February 7, 2005

This Still Doesn't Explain Paris Hilton. Or DOES It?

Or Bennington College. According to recent research in the UK, the wealthier the parents, the smarter the children.

OK, that might be a tad inaccurate or simplistic. The study found that:

A five-year-old whose parents earn more than 67,500* has reading skills six months more advanced than one whose parents are jobless...The children of those earning between 30,000 and 66,000 have an advantage of almost four months, and of those with a joint wage of between 15,000 and 30,000, less than two months. Children whose parents' earned income is between 2,500 and 15,000 are three weeks more advanced.
Ah-hah, so this only happens if the income is earned, not inherited? Alors, je comprends tout, Paris.

On the bright side, now you can stop calling it "working late," and start calling it, "making the kid smarter."

Children of rich parents are better at reading [Observer UK]

* To calculate the equivalent in $US, just add a zero.


Education geeks like me call this the "preparation gap". Basically middle class and up parents have more time/energy/inclination to read to their kids, take them to "cultural activities" etc etc.

The stat that I pull up out of my memory (or my butt) is some thing like 5000 hours of preparation for school before they hit kindergarden.

Who's going to explain why the girl is such a ho? Can I get a grant to study that?

Wow. If I were loaded, my son would be reading Tolstoy by now.

It's usually because the parents see to it that the kids learn to read. Just watching Sesame Street can put a child that age light years ahead of the ones that don't get any exposure to education.

JJ Daddy, there is probably lots of grant money to study that, you just have to come up with a really good title.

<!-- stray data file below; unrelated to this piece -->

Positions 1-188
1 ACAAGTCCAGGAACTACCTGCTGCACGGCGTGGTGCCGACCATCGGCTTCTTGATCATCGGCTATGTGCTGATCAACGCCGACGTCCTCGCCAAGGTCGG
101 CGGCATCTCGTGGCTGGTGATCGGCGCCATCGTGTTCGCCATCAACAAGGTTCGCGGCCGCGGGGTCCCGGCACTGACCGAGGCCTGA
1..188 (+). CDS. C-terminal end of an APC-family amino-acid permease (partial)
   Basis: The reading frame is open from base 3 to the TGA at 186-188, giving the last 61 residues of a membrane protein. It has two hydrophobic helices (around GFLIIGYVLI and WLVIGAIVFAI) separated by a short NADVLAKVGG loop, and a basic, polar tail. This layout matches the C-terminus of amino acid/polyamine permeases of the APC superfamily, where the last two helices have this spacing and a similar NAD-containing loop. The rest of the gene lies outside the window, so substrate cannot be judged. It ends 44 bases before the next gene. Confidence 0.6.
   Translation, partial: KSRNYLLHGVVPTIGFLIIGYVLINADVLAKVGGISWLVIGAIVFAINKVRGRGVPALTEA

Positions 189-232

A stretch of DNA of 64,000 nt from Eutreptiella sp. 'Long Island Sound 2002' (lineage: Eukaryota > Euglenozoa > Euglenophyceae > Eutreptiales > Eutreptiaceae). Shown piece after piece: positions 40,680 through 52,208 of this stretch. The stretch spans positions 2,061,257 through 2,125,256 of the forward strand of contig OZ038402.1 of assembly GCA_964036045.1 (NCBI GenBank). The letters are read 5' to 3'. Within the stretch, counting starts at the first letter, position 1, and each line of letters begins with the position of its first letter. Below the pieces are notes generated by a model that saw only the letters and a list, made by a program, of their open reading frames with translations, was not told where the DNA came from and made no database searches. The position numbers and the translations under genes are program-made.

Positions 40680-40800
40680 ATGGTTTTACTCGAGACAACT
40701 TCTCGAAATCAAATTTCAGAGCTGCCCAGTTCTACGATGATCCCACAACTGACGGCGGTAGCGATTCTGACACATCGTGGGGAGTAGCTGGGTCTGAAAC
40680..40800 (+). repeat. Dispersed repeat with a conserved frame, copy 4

I suppose something like "An Ethnographic Study of Short-life cycle Serial Monogamy Among Hotel Heiress" might get you some cash.

Charone, how about SaveUms?

Seriously though, Sesame Street is interesting. I guess part of my problem with TV is that the American Pediatrics people seem to suggest that too much TV (they say any) before two years old can lead to an increased incidence of ADD.

From what I've read and heard from educators, the main thing differentiating achievement, SAT scores for instance, has more to do than the mother's level of education than anything other factor. A bright mom, or one who demands or desires brightness, is key.

The thing that surprised me--and raises my eyebrow, frankly--is the study's claim to have isolated the effect of income from other parental factors, including education level and reading to your kid.

As for grant money, dude, think of development money. This is a reality TV show, not a study. Forget MLA, think MTV. Or at least MTV2.

Yeah, that is odd, because the studies I have been exposed to (secondary sources, not primary) have suggested that there are clearly examples of people who don't make tons of money but have "middle-class" values and exposure to the benefits that come with membership in that class.

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